GERD Can Induce Occurrence of Rheumatoid Arthritis, but Not Vice Versa

Bidirectional Mendelian randomization analysis showed 69 percent increased risk for RA occurrence for GERD patients
GERD Can Induce Occurrence of Rheumatoid Arthritis, but Not Vice Versa
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Medically Reviewed By:
Mark Arredondo, M.D.

WEDNESDAY, Jan. 31, 2024 (HealthDay News) -- Gastroesophageal reflux disease (GERD) causally and positively influences rheumatoid arthritis (RA), but RA has no significant influence on GERD, according to a study published online Dec. 13 in Frontiers in Genetics.

Haifan Wang, from The Second Affiliated Hospital of Xi'an Jiaotong University in China, and colleagues examined the bidirectional causal effects between GERD and RA by two-sample Mendelian randomization (MR) analyses using genetic evidence for 129,080 GERD cases versus 602,604 controls and 6,236 RA cases and 147,221 controls. The primary analysis used an inverse-variance weighted method.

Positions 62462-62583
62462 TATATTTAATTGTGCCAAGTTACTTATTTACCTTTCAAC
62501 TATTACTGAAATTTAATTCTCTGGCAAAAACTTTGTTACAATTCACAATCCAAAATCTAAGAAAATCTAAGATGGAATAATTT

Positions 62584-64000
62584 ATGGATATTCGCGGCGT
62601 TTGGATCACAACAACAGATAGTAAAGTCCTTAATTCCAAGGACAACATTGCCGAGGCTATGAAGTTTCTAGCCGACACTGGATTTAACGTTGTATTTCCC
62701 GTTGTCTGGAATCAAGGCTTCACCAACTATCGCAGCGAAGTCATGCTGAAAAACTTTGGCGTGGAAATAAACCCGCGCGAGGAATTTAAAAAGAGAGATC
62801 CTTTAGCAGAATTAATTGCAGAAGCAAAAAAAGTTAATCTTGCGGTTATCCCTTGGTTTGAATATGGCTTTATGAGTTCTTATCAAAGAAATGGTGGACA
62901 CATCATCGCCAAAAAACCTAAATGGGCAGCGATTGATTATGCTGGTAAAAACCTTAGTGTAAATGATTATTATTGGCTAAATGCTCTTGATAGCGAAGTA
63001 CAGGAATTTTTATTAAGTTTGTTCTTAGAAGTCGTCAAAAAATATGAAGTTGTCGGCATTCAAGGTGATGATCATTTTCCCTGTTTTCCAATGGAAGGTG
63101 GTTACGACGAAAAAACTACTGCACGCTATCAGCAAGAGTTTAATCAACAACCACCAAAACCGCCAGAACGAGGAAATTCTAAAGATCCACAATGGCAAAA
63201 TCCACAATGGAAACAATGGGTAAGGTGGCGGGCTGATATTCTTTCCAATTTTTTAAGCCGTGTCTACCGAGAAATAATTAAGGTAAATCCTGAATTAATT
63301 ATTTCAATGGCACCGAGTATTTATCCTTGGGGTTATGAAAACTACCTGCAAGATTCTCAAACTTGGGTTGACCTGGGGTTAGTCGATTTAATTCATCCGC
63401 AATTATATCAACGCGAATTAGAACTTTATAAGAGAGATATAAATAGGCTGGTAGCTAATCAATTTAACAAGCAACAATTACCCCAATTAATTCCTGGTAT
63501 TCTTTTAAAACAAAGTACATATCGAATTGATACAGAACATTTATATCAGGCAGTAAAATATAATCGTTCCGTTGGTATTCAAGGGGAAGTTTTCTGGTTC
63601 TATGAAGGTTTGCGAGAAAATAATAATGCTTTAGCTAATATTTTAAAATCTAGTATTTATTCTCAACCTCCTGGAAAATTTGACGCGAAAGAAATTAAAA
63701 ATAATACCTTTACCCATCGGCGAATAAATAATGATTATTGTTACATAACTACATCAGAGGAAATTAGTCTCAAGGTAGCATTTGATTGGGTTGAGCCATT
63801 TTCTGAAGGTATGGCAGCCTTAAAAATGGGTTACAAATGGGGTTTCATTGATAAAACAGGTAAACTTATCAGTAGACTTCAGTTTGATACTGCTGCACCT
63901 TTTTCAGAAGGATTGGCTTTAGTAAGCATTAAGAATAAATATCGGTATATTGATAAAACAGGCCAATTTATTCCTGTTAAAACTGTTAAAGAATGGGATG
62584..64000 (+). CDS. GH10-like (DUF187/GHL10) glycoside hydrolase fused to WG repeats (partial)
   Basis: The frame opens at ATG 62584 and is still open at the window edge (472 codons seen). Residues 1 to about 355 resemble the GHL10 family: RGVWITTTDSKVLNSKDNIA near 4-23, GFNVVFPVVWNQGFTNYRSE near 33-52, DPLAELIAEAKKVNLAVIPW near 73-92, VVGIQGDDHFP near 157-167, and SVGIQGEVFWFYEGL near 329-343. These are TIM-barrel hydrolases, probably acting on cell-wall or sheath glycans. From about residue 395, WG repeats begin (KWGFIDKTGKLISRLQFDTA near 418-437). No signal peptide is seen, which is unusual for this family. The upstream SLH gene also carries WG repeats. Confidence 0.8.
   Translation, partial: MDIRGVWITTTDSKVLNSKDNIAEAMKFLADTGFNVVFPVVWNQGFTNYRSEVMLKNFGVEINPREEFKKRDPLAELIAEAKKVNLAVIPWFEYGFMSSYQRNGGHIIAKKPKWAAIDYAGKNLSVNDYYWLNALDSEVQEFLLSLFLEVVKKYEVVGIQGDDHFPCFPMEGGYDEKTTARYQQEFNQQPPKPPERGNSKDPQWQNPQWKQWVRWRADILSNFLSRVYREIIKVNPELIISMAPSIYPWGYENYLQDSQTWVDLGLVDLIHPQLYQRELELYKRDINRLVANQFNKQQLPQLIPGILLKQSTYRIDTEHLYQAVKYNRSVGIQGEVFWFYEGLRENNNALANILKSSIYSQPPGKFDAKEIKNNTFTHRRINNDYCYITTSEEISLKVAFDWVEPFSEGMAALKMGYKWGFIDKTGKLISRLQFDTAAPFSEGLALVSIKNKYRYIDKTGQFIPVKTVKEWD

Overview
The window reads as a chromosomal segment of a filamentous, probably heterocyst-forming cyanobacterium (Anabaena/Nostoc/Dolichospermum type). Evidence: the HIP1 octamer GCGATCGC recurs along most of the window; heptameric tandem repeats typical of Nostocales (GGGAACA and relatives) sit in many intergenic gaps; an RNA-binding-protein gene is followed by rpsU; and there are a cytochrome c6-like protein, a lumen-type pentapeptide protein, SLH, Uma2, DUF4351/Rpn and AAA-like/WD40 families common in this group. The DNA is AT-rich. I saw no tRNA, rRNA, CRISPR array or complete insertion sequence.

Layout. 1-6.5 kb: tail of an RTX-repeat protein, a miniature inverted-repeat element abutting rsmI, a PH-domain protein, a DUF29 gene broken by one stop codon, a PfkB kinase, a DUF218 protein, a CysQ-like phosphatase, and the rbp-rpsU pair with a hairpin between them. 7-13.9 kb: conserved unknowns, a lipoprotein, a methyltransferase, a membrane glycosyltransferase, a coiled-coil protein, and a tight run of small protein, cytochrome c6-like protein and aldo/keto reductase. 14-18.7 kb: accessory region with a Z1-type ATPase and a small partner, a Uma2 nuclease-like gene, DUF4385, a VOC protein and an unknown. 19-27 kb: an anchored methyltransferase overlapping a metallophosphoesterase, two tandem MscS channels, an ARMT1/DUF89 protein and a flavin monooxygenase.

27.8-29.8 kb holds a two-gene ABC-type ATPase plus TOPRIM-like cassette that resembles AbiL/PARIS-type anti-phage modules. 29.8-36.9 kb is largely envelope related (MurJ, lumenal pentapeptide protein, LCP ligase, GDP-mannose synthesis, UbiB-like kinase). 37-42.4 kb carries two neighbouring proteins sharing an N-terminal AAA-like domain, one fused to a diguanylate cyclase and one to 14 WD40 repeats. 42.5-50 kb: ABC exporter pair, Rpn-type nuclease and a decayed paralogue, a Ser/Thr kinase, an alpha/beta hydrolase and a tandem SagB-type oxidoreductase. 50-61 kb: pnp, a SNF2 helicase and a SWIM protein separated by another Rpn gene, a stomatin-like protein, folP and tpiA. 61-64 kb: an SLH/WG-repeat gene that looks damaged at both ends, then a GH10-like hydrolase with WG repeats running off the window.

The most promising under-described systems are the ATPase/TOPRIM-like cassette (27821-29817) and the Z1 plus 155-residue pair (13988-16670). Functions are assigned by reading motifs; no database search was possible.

The researchers found valid evidence provided by both univariate (UV)MR and multivariate (MV)MR analyses that RA was causally and positively influenced by GERD (odds ratios, 1.49 and 1.69 for UVMR and MVMR, respectively), but RA did not influence GERD.

"The results suggested that GERD can induce the occurrence of RA, whereas RA has no significant impact on GERD," the authors write. "In particular, individuals with GERD are at a 69 percent higher risk of developing RA, highlighting GERD as a significant risk factor for this condition."

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